Joyce Ferder Rankin: Images from the end of the world

By Eimear Flanagan

image source, J Ferder Rankin
image captionAlone - taken by Joyce Ferder Rankin in December 2013 near Vernadsky research base, Antarctica

A Northern Ireland-based photographer has literally gone to the ends of the Earth to highlight the "inhumane" effects of climate change.

Joyce Ferder Rankin travelled from the Arctic to Antarctica and back again over a four-year period from 2011 to 2015, capturing stunning polar images.

An exhibition of photographs from her journey has opened in Portstewart.

She decided to showcase "the beauty of what we are losing" rather than the ugly effects of human destruction.

The trip brought her up close and personal with polar bears - getting within 7ft (2.1m) of the fierce creatures to record their fight for survival on a shrinking hunting ground that is melting into the sea.

image source, J Ferder Rankin
image caption"Fire Bears” photographed in November 2014 at dawn in the tundra at Hudson Bay near Churchill, Manitoba, Canada
image source, J Ferder Rankin
image captionThis polar bear image entitled 'Nose to Nose' was taken in June 2015 in the ice flows north of Svalbard

Not everyone accepts the theory of man-made climate change, but there are other visible signs that human activity has had a damaging impact on the polar environment.

Joyce describes how she was struck by the "human detritus" left behind by the whaling industry - with abandoned hunting stations, rusting machinery and whale bones littering the landscape.

"They are uninhabitable condemned buildings that shouldn't be there, but for some reason no-one has ever cleaned them up and they just sit there and they rot more and more every year," she said.

"The asbestos is in the environment, so it's not even safe to hang around there very long.

"There's one island I went to and you walk along and there's thousands and thousands of beluga whale bones everywhere, just lying there, and you think 'what a waste'."

image source, J Ferder Rankin
image captionPenguins photographed in Scotia Sea near Elephant Island in December 2013

The US-born photographer knows all about the devastation man has caused around the planet.

She is a former war correspondent who reported on the Falklands War, the Persian Gulf War and the Bosnian War, working for many of the world's top broadcasters and collecting two Emmy awards.

'Left adrift'

She moved to Northern Ireland 17 years ago after meeting her late husband, former BBC reporter Noel Rankin, while they were both in Argentina covering the Falklands.

The American said she "fell in love" with Noel's native north County Antrim and the seaside village of Portballintrae has been her home since 1999.

However, after nursing her husband through terminal cancer, Joyce experienced "a sense of being left adrift" and wondered what to do with her life after his death on Christmas Day 2010.

Five months later, she "felt called to return to the comfort of being behind the camera" and embarked on her solo, self-funded odyssey that took her to Norway, Alaska, China and both poles.

image source, J Ferder Rankin
image captionJoyce photographed Columbia glacier in Prince William Sound, Alaska, in September 2011 and said it is "melting so fast that it will be gone completely by 2020"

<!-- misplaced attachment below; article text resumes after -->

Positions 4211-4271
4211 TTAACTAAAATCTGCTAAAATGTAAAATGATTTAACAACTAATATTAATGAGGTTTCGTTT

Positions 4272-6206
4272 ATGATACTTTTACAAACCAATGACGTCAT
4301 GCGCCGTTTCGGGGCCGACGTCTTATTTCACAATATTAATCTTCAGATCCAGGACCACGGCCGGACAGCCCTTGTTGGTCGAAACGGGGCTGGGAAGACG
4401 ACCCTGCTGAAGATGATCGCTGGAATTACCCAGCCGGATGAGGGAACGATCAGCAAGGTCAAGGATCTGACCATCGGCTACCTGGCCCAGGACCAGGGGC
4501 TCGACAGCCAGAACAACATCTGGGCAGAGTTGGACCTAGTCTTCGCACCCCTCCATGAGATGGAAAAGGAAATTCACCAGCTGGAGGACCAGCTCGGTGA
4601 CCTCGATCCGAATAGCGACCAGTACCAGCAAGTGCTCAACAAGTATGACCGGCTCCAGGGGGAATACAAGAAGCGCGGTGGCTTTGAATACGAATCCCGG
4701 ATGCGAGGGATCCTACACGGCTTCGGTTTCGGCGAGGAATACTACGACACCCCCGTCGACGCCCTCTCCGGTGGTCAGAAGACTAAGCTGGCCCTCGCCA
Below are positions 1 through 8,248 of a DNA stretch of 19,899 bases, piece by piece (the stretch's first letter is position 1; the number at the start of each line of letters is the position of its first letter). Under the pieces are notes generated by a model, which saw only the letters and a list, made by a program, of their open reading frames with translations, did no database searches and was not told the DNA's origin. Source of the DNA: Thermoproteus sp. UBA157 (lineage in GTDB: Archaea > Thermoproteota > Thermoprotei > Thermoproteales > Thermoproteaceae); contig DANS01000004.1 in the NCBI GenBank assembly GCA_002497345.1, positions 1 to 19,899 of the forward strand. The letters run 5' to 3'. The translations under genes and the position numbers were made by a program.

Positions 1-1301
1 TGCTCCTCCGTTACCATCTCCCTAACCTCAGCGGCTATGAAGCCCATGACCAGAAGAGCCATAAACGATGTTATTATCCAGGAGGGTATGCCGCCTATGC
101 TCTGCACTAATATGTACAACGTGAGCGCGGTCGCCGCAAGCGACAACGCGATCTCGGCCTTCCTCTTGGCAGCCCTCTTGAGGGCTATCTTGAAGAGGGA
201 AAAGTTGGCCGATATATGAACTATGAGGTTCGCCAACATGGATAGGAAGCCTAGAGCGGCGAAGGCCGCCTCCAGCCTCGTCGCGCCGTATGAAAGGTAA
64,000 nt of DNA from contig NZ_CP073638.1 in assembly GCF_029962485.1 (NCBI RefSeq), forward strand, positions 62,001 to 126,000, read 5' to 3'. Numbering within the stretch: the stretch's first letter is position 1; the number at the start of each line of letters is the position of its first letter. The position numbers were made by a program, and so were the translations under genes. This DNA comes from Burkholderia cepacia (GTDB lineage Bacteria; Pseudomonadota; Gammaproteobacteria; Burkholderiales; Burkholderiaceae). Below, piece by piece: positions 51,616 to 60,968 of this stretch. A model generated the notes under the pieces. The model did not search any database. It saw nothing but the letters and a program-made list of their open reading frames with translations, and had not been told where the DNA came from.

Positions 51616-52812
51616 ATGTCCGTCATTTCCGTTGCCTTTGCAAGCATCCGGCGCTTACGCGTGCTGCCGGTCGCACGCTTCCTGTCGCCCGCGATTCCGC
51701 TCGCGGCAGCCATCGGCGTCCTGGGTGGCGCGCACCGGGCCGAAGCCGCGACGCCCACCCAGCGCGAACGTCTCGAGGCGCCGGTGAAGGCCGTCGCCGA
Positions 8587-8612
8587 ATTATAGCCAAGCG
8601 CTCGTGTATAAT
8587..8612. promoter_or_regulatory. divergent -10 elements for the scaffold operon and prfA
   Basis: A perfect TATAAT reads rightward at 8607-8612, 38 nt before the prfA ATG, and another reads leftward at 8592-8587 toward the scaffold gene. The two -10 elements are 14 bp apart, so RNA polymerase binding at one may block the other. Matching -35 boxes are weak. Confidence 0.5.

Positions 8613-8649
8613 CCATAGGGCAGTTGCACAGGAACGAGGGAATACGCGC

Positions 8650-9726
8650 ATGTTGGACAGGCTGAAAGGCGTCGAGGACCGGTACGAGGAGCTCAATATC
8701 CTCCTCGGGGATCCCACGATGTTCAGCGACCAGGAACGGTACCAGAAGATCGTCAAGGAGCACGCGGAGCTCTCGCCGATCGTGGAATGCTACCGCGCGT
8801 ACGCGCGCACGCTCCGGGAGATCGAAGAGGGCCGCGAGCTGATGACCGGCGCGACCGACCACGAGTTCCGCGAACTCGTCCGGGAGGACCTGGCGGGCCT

She already had plenty of experience working in dangerous environments, but aside from having to be wary of polar bears which she admits could have "ripped my head off", she felt very secure during a series of polar expeditions.

"You weren't being bombed at any point, so to me it was incredibly safe," Joyce said.

"All you did was dress correctly. As long as you had the proper layers on, it was fantastic. I never thought about the cold when I was out there.

"It actually feels colder sometimes here (in Northern Ireland) because I'm not dressed right for it."

image source, J Ferder Rankin
image caption'Mother and Cubs of the Year' photographed in November 2014 in the tundra at Hudson Bay near Churchill, Manitoba, Canada

She argues that the real environmental danger is human pollution, recounting the depressing site of plastic shopping bags from a well-known German supermarket floating past her in the Arctic Ocean.

"We weren't near anything or anyone, so they had just been carried by the current, and it was horrifying," Joyce said.

"In the Arctic, you have what's called persistent organic pollutants - pops they call them - and this has gotten into the bears' system.

image source, J Ferder Rankin
image captionJoyce expressed fear that polar bears will die out in Svalbard because their hunting ground is melting

"It's not natural for it to be up there, it's come on the current and we've sent it their way. So, all these places that you would think of as pristine are far from it."

Joyce is also concerned that rising ocean temperatures and melting Arctic sea-ice will result in the total loss of hunting grounds for polar bears in the Svalbard islands.

"This year, it was the first time in history that there was no ice on the western part of Svalbard at all this winter - none," she said.

"We're going to lose a generation of (cub) bears and we don't know how many of the adults we're going to lose as well."

The exhibition, entitled Degrees, runs until 29 April at Flowerfield Arts Centre in Portstewart, County Londonderry.

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